Each season has its hazards that drivers have to deal with. In the winter Snow is the chief hazard and in fall leaves on the road are a hazard that drivers are concerned with. Ford Focus Active engineers wanted to know if snow or leaves were more hazardous for drivers and set out to figure out which hazard created a slipperier surface. According to the engineers when leaves are wet, and in multiple layers on the road, they represent a significant danger to drivers. To answer the question of which hazard was worse for drivers, the engineers came up with a unique experiment.
For the experiment, the team gathered up bags of leaves and used them to cover the track on the Ford proving ground in Belgium. A friction-testing device was utilized that is capable of showing how slippery a surface is by simply rolling over the surface. The data that the team needed on snow for comparison was already available at Ford thanks to numerous vehicle tests that had been run in snowy Scandinavian locations.
After testing with the Ford Focus Active wrapped up, the team found that in certain situations, leaves were as slippery as snow. Engineers measure slipperiness in a unit called µ; the more slippery the surface, the lower the number. Engineers found that the µ level for the track covered in leaves was between 0.3 and 0.4, roads covered in snow typically have the same µ level.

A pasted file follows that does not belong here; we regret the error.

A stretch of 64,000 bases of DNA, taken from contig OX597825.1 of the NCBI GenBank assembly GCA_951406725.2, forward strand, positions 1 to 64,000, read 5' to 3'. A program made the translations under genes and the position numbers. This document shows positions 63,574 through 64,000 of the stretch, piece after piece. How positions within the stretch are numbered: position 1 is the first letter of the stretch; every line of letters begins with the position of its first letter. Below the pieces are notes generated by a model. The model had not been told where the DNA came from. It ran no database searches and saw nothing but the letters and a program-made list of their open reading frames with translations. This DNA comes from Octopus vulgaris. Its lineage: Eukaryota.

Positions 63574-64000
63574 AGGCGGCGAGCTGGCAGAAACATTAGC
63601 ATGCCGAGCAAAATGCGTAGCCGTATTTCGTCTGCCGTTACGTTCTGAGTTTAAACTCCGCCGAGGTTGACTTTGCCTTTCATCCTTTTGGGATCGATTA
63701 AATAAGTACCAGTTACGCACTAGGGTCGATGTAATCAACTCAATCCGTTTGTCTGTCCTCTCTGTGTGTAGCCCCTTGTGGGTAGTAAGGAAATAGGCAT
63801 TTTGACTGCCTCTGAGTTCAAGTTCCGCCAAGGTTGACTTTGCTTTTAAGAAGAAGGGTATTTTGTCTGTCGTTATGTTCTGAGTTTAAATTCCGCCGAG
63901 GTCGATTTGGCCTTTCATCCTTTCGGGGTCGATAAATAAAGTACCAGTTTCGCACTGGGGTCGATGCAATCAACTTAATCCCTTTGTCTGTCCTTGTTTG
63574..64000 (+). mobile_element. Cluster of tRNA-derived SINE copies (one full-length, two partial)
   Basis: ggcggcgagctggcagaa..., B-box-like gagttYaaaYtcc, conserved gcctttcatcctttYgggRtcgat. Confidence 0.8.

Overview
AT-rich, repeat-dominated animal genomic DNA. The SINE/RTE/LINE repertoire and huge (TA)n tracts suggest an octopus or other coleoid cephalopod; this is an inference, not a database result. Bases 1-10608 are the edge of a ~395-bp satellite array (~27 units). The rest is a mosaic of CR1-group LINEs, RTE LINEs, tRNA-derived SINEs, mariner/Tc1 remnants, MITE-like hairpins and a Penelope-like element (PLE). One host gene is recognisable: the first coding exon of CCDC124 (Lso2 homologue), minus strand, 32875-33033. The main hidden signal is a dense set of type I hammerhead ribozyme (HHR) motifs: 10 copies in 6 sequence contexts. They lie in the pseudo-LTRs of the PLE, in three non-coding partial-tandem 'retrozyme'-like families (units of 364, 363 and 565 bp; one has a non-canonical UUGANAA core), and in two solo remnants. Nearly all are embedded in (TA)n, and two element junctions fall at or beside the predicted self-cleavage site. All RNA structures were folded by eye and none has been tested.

“It was fun to conduct the experiment but there was a serious point,” said Eddy Kasteel, development engineer, Ford of Europe. “Most people know to slow down and drive more cautiously for snow. But far fewer of us give the same respect to roads covered in leaves – that can be just as slippery.”
This experiment wasn’t just for fun or scientific curiosity, the engineers who performed the experiment are the same team that helped Ford to develop “Slippery Mode” for the all-new Ford Focus Active crossover going on sale this month. That mode will improve traction on ice and snow; thanks to this experiment drivers now know that wet leaves are just as slippery and can use Slippery Mode to improve traction and safety on damp autumn roads covered in leaves.
Slippery Mode makes rapid adjustments to stability systems of the vehicle along with acceleration and braking to prevent the car from skidding, swerving, or otherwise deviating from the intended path. Sadly, the Ford Focus Active was canceled in the U.S. market, but at least this test helps everybody all around the world.